Optical coherence tomography of the retina and optic nerve - a review

Lisandro M Sakata, Julio Deleon-Ortega, Viviane Sakata, Christopher A Girkin
Clinical & Experimental Ophthalmology 2009, 37 (1): 90-9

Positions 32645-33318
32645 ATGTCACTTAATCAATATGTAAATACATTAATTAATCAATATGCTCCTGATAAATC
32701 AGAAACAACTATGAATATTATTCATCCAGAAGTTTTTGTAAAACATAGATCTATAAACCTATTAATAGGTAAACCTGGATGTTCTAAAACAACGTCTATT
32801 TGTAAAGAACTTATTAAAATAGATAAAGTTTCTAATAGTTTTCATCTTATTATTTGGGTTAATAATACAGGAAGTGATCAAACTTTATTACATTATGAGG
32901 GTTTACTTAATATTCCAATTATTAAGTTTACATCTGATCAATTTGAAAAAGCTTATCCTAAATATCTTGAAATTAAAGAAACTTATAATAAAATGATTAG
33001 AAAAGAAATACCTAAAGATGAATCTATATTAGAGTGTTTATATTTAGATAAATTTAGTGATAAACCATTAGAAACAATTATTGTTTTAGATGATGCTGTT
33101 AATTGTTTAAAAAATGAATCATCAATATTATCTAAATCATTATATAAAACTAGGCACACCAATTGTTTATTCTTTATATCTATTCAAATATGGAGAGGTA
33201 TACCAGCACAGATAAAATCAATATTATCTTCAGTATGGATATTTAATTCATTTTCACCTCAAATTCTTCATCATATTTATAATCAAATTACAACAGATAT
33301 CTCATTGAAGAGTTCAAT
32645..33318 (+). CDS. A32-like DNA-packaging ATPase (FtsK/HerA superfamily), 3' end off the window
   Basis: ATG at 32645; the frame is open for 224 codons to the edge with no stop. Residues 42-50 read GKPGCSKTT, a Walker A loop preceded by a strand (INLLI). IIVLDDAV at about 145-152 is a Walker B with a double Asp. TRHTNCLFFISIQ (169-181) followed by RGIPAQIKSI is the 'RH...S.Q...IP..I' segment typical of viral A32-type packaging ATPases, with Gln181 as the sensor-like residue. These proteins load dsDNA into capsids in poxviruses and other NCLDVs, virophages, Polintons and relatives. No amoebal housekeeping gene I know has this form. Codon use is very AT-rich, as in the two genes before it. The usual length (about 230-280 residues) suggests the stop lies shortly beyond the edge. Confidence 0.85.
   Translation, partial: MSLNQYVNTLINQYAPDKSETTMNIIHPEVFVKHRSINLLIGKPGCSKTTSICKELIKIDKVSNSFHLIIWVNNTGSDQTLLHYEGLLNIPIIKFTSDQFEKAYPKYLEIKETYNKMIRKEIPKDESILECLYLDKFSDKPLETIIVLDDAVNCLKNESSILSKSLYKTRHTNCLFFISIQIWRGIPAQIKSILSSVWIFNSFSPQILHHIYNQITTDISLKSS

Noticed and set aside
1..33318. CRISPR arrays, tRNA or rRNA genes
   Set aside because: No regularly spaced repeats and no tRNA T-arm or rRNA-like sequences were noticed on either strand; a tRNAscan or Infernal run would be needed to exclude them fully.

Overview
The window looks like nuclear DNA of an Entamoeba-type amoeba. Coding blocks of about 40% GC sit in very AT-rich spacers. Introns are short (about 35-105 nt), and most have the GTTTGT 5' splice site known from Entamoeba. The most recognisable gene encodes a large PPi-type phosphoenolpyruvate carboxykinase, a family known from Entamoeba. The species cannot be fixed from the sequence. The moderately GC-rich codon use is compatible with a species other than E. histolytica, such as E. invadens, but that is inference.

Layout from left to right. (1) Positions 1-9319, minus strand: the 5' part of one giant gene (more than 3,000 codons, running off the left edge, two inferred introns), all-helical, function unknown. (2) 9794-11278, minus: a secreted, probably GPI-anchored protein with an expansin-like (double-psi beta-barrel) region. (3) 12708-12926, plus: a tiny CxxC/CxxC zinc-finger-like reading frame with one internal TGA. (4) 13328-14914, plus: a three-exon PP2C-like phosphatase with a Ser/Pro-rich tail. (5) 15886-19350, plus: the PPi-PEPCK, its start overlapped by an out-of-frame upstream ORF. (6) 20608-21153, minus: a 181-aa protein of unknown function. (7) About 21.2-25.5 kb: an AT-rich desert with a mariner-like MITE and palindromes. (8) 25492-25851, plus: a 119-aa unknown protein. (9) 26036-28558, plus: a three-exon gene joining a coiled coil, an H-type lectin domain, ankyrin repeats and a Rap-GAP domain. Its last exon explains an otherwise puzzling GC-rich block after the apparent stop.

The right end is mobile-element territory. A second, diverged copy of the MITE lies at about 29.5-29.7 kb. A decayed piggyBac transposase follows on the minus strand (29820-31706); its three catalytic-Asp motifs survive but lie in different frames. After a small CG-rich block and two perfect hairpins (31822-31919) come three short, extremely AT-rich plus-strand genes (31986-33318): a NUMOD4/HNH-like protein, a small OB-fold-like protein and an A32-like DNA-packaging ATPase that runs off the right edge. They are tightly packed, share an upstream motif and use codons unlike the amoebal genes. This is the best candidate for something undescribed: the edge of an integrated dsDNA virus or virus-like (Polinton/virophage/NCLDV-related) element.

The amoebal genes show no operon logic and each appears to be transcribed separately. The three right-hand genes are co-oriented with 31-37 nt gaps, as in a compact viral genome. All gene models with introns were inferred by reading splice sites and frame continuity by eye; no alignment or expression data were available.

Optical coherence tomography (OCT) is a rapid non-contact method that allows in vivo imaging of the retina, optic nerve head and retinal nerve fibre layer (RNFL). Since its introduction in Ophthalmology approximately a decade ago, the use of this technology has disseminated into the clinical practice. OCT has proven to be a useful ancillary tool for assessing retinal diseases because of its capability to provide cross-sectional images of the retina, and also to perform quantitative analysis of retinal morphology. In glaucoma, the OCT represents one of the methods capable of documenting and analysing optic disc and RNFL morphology in attempt to diagnose and monitor glaucomatous optic neuropathy. Recently, the spectral domain OCT became available, a new technique that allowed major improvements particularly regarding image acquisition speed and image resolution. Future studies will address how these major technological advances will impact the use of the OCT in research and clinical practice.


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